I know the responsibility shouldn’t be on Reese Witherspoon’s shoulders to stop sexism on awards night, but I’d love to see actresses simply refuse to walk the red carpet or show up in a Dinosaur Jr t-shirt with a chip dip stain on it and sweatpants—a little look I like to call “Saturday night.” At least the dreaded Mani Cam was gone after many actresses refused to participate in it and Elizabeth Moss famously flipped it off in 2012. Peggy Olson would be proud.
The double standard certainly doesn’t end when actresses are off screen. In the same week that #flatgate broke, actor Bill Murray appeared lit like a road flare on MSNBC. Having just wrapped up a final Letterman appearance in which he chugged vodka, Murray drunkenly wandered onto the MSNBC set like he got lost looking for the washroom. He proceeded to spectacularly fall off his chair and then slur his way through an interview.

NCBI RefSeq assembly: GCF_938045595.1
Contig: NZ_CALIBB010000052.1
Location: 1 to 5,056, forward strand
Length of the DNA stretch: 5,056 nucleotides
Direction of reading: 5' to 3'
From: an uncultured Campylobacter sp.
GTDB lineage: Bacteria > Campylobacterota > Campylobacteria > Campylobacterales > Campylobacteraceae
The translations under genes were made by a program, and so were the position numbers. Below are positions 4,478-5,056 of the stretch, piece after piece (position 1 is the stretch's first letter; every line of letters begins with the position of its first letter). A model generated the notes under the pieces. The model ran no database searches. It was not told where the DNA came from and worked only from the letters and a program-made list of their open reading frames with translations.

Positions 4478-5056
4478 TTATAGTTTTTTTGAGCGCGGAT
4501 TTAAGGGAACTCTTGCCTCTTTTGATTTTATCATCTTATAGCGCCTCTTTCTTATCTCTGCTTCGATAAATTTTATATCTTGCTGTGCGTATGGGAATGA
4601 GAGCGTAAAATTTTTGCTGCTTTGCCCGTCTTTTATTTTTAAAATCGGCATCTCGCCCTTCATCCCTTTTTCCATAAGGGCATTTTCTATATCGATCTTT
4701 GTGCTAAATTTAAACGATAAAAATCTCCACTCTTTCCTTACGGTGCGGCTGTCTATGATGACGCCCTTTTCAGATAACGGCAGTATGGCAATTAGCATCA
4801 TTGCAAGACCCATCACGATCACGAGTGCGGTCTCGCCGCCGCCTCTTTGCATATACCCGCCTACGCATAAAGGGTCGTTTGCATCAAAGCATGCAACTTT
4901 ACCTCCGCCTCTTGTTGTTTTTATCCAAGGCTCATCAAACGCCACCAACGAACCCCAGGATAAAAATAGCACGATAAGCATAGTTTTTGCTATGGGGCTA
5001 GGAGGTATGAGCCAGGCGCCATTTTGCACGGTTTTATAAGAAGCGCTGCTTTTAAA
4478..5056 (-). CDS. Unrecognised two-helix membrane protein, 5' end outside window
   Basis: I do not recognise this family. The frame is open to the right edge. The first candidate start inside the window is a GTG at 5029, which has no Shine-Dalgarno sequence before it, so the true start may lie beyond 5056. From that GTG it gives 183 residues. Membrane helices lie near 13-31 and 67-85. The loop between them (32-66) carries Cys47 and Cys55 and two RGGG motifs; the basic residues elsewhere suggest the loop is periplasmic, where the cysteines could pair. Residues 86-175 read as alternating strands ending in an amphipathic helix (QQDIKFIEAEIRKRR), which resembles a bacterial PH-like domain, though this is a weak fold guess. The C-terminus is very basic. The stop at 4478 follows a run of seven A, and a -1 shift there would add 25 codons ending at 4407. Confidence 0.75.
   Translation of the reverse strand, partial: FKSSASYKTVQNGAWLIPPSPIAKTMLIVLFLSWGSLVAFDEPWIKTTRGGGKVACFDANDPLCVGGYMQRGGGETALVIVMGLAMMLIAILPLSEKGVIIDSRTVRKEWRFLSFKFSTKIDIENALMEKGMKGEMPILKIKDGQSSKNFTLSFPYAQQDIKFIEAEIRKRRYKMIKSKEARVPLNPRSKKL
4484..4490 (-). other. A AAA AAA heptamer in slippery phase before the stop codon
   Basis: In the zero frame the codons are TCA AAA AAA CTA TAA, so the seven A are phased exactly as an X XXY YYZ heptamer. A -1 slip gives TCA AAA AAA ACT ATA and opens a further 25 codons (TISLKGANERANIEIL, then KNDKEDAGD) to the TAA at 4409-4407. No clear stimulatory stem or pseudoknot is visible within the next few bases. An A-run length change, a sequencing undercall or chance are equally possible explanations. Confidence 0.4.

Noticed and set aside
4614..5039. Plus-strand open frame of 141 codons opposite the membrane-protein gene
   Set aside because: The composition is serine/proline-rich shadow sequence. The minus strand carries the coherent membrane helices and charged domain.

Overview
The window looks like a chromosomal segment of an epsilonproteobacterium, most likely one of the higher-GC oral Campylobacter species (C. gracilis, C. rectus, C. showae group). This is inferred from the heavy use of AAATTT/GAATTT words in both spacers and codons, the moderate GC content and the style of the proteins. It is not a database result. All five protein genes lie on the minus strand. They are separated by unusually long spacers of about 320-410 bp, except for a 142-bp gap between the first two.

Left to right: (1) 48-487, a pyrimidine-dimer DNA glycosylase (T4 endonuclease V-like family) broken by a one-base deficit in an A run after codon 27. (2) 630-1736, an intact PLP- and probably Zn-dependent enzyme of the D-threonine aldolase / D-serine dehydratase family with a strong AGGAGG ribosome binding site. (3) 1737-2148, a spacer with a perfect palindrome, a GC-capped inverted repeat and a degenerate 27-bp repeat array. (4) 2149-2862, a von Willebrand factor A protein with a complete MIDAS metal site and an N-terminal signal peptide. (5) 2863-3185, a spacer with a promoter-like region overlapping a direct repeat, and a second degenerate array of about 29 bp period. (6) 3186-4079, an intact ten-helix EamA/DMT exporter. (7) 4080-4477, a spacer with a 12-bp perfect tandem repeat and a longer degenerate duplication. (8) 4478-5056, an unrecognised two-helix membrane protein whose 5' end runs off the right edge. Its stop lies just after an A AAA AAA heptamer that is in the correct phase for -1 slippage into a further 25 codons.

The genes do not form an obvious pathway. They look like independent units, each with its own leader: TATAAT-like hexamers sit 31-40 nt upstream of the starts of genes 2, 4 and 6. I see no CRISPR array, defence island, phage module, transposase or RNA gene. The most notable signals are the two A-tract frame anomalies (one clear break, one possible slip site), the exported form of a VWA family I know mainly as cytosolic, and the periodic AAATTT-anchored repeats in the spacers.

The next day, there were no calls for Murray to go to rehab, no concerns about whether his drinking was out of control or whether his career would ever recover from his drunken television appearance. If Murray had been a woman, the internet would still be talking about it and not in a good way. Instead, the internet found it all very charming. Full disclosure: I found it amusing, but that’s because Murray’s midlife crisis is way more entertaining to witness than my own.